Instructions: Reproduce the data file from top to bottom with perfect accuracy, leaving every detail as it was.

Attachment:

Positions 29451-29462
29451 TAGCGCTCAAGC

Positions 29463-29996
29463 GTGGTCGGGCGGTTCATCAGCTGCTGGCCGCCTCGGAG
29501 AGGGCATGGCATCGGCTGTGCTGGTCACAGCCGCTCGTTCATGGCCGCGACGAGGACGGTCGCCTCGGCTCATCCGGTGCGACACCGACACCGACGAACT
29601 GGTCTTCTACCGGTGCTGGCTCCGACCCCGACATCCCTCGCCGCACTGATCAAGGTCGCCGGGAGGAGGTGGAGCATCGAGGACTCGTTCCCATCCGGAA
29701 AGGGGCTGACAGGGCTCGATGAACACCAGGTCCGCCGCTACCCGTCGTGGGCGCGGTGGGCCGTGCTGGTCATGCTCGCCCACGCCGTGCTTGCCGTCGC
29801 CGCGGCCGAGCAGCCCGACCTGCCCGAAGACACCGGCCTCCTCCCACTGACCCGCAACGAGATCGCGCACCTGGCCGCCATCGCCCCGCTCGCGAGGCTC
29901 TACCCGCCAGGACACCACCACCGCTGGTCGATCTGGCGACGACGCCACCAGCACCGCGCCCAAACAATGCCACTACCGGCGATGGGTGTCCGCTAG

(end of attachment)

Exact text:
Positions 29451-29462
29451 TAGCGCTCAAGC

Positions 29463-29996
29463 GTGGTCGGGCGGTTCATCAGCTGCTGGCCGCCTCGGAG
29501 AGGGCATGGCATCGGCTGTGCTGGTCACAGCCGCTCGTTCATGGCCGCGACGAGGACGGTCGCCTCGGCTCATCCGGTGCGACACCGACACCGACGAACT
29601 GGTCTTCTACCGGTGCTGGCTCCGACCCCGACATCCCTCGCCGCACTGATCAAGGTCGCCGGGAGGAGGTGGAGCATCGAGGACTCGTTCCCATCCGGAA
29701 AGGGGCTGACAGGGCTCGATGAACACCAGGTCCGCCGCTACCCGTCGTGGGCGCGGTGGGCCGTGCTGGTCATGCTCGCCCACGCCGTGCTTGCCGTCGC
29801 CGCGGCCGAGCAGCCCGACCTGCCCGAAGACACCGGCCTCCTCCCACTGACCCGCAACGAGATCGCGCACCTGGCCGCCATCGCCCCGCTCGCGAGGCTC
29901 TACCCGCCAGGACACCACCACCGCTGGTCGATCTGGCGACGACGCCACCAGCACCGCGCCCAAACAATGCCACTACCGGCGATGGGTGTCCGCTAG